Revascularization and pharmacologic treatment
In both arms of the study patients were treated with the intention of achieving complete revascularization of all vessels at least 2.0 mm in diameter with stenosis of 50% or more, as identified by the local heart team. The surgical technique for CABG, the approaches used for HCR stages, and the post-procedure medication regimen were chosen according to local clinical practice and European Society of Cardiology Guidelines. In patients in HCR arm who underwent PCI, dual antiplatelet therapy with aspirin and clopidogrel was recommended for at least 12 months after stent implantation. For CABG surgery, arterial revascularization was encouraged. Aspirin was prescribed indefinitely for all patients who underwent randomization. Use of the standard of post-intervention care was recommended.
The primary endpoint of the study was the occurrence of all-cause mortality at 5 years. An occurrence of major adverse cardiac and cerebrovascular events (MACCE), such as all-cause death, myocardial infarction (MI), stroke, and repeat revascularization (PCI and/or CABG) throughout the 5-year period after randomization was also assessed. Cutoffs for division into 3 groups based on the result of EuroScore were determined by the consensus (low, ≤2; medium, >2 and <6; high, ≥6). Subgroups of the SYNTAX score were identified by commonly used tertiles (low, ≤22; medium, >22 and <33; high, ≥33). The follow-up data for each deceased patient with accompanying exact dates of death, MI, stroke, or repeat revascularization were obtained from the official National Health Fund records. The vital status at 5 years was available for all of the patients enrolled in the HYBRID study. The follow-up status regarding occurrence of MI, stroke, and repeat revascularization at 5 years was available for 95.1% and 95.9% (for CABG and HCR, respectively) of all of the initially included patients and gathered during follow-up visit from discharge forms, general practitioners’ and specialists’ clinical records and consultations, laboratory tests, and a direct conversation with the patients.
The continuous variables are presented as the mean ± SD. The categorical variables are presented as percentages. To test for differences between CABG and HCR groups, the Student t test and chi-square test were used, respectively. All-cause mortality events were analyzed with the use of Kaplan-Meier method, log-rank test and an observed difference with 95% confidence interval was calculated. All analyses were based on the intention-to-treat principle. A 2-sided p value of <0.05 was considered statistically significant. Statistical tests were performed with STATISTICA 10PL software (StatSoft, Inc., Tulsa, Oklahoma).
From November 2009 to July 2012 a total of 200 patients with confirmed multivessel coronary artery disease and referred to conventional CABG were randomized to HCR (n = 98) or CABG (n = 102). The median follow-up was 5.89 years (range 4.99 to 6.69 years). Nine patients (4 in HCR and 5 in CABG group) were lost to the 5-year follow-up. Finally, 191 patients (94 in HCR and 97 in CABG group) formed the basis of this study. As in the main study, demographic, clinical, angiographic, and procedural characteristics were well balanced and similar in both treatment groups (Table 1) (7). No sex-based differences were present.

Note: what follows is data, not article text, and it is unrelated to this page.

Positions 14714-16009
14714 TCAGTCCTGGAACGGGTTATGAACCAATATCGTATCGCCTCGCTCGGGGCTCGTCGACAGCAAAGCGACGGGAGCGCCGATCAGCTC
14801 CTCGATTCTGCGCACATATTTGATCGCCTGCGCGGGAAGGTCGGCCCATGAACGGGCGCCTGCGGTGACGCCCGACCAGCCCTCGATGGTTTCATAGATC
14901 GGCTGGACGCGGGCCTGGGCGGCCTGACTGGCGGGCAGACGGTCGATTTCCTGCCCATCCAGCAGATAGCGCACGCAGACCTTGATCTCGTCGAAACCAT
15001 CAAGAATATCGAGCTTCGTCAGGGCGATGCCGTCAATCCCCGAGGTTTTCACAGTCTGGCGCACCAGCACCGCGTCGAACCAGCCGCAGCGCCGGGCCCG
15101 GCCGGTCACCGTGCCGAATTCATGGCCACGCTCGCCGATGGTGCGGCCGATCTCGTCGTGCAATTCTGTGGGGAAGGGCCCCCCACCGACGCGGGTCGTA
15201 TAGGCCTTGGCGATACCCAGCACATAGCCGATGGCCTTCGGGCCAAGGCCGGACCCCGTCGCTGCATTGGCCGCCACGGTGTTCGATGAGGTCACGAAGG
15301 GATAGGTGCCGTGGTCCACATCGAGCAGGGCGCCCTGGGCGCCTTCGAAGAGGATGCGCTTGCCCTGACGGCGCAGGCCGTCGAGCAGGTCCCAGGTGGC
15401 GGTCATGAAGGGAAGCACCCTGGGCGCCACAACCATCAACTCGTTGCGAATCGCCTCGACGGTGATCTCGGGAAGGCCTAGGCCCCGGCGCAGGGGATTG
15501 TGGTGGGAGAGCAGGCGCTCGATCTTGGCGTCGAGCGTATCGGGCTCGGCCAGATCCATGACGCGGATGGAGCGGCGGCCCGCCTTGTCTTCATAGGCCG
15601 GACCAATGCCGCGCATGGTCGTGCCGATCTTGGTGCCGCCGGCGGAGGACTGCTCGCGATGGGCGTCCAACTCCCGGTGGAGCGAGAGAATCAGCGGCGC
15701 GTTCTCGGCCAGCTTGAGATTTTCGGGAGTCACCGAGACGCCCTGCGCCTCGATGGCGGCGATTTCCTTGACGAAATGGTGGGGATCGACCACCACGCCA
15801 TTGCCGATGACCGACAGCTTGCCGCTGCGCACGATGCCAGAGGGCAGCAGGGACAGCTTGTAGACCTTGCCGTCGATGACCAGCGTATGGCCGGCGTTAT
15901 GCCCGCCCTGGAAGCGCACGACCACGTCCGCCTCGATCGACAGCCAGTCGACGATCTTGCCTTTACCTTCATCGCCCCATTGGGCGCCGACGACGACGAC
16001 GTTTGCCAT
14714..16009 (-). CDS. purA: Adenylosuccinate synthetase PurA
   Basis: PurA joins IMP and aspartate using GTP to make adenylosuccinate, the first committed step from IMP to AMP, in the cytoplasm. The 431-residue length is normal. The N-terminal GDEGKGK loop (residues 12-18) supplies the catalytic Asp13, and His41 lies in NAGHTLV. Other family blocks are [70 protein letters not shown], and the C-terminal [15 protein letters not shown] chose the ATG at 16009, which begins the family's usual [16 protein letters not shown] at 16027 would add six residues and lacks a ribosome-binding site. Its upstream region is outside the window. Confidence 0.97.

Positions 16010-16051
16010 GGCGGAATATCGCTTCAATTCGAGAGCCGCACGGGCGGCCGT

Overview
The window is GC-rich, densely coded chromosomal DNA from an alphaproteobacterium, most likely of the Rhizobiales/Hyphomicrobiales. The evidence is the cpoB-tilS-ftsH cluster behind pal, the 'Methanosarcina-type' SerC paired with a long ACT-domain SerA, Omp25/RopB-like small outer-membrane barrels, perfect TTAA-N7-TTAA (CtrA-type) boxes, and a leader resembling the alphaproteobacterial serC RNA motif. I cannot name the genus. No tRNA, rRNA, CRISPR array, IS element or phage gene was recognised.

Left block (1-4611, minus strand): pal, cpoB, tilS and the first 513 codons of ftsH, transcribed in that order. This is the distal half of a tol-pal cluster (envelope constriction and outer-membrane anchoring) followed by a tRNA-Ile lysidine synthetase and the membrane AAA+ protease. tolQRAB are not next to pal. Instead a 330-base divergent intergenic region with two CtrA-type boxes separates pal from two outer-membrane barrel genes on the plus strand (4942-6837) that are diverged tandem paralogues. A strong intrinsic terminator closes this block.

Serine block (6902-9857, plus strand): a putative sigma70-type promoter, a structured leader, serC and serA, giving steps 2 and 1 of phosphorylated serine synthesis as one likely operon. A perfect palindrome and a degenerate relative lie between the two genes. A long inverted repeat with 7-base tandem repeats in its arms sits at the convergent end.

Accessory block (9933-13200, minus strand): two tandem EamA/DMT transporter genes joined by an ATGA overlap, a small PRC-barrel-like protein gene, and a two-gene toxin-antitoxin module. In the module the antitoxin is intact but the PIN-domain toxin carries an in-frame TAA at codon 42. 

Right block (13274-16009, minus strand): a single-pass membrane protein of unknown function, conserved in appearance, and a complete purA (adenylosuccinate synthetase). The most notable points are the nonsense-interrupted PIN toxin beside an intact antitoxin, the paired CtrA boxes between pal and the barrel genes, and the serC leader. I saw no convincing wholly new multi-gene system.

All-cause mortality available for entire cohort at 5-year follow-up was similar in the 2 groups (6.4% for HCR vs. 9.2% for CABG; p = 0.69) (Table 2, Figure 1). Significant difference in the rates of MI (4.3% vs. 7.2%; p = 0.30), repeat revascularization (37.2% vs. 45.4%; p = 0.38), stroke (2.1% vs. 4.1%; p = 0.35), and MACCE (45.2% vs. 53.4%; p = 0.39), respectively, for HCR and CABG group, was not observed (Table 2).
Stratification by EuroScore and SYNTAX score
In all EuroScore tertiles, the MACCE rate in the hybrid group did not differ significantly with those in the CABG. Similarly, in all based on SYNTAX score 3 value groups the MACCE rate was parallel (Table 3).
The HCR concept follows from well-documented survival benefit conferred by LIMA-to-LAD grafts and the use of new-generation stents featuring lower stent restenosis and thrombosis rates compared with venous graft stenosis and occlusion rates, respectively (11–15).
The POLMIDES (HYBRID) was the first randomized study for an integrated, 2-stage HCR procedure in patients with MVD referred for standard, open-chest CABG. In HYBRID trial we have proved that HCR is safe and feasible in a selected population of patients with MVCAD and we have recorded that minimally invasive direct coronary artery bypass with LIMA to LAD preceding endovascular as a first-stage procedure in HCR patients was not associated with a significant increase in adverse events. Regrettably, to our best knowledge, the HYBRID trial is the only randomized trial worldwide and there is still paucity of clinical data including significant number of patients with long-term follow-up. Therefore, the 2012 American College of Cardiology Foundation/American Heart Association guidelines recommend HCR as “reasonable only if CABG or PCI of the LAD are contraindicated due to severe clinical and/or anatomical reasons or recommend as worth considering in place of CABG or multiple PCI to improve the overall risk–benefit ratio of these procedures” (2). Even in the more recent European Society of Cardiology/European Association for Cardio-Thoracic Surgery guidelines on myocardial revascularization, HCR has a class IIb recommendation for specific patient subsets and only at experienced centers (1). Consequently, physicians and surgeons do not implement HCR broadly in routine everyday clinical practice. In a recent study from the Society of Thoracic Surgeons Adult Cardiac Surgery Database, HCR was performed in only 0.48% of the total isolated CABG volume (n = 198,622) in one-third of participating centers between July 2011 and March 2013 (16). Bearing in mind all the aspects mentioned previously, we decided to carefully analyze in our study the fate of the patients included in the HYBRID trial during the 5-year follow-up.